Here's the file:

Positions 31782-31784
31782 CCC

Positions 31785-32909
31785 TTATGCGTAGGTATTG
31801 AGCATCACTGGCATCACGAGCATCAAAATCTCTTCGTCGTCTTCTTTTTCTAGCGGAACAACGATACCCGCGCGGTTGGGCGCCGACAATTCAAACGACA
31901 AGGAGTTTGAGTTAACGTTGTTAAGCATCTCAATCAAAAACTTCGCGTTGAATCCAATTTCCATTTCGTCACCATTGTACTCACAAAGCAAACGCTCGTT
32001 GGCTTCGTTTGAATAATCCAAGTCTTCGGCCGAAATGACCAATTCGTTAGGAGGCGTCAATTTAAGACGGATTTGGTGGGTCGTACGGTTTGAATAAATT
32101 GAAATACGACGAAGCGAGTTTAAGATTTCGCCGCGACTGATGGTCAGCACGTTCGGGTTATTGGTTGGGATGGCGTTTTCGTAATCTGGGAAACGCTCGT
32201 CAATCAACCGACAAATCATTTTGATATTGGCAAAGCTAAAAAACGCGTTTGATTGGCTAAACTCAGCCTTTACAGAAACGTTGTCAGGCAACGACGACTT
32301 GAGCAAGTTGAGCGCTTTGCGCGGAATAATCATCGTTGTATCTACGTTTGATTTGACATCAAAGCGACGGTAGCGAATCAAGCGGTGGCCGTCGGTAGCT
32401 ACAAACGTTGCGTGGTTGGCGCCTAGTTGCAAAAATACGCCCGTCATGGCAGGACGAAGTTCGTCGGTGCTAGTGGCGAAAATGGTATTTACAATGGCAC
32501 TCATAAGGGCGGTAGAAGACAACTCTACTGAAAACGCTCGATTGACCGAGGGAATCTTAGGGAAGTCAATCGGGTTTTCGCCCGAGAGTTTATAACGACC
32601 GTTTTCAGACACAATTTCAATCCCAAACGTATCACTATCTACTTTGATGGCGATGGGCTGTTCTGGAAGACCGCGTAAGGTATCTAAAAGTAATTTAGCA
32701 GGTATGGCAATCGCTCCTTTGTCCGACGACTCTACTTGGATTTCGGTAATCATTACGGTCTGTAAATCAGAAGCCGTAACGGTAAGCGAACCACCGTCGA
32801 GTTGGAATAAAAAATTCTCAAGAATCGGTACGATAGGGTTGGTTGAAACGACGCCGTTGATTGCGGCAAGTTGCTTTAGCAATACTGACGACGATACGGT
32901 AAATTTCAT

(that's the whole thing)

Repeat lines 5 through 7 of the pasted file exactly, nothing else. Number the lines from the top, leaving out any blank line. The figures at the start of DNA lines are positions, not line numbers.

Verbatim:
31801 AGCATCACTGGCATCACGAGCATCAAAATCTCTTCGTCGTCTTCTTTTTCTAGCGGAACAACGATACCCGCGCGGTTGGGCGCCGACAATTCAAACGACA
31901 AGGAGTTTGAGTTAACGTTGTTAAGCATCTCAATCAAAAACTTCGCGTTGAATCCAATTTCCATTTCGTCACCATTGTACTCACAAAGCAAACGCTCGTT
32001 GGCTTCGTTTGAATAATCCAAGTCTTCGGCCGAAATGACCAATTCGTTAGGAGGCGTCAATTTAAGACGGATTTGGTGGGTCGTACGGTTTGAATAAATT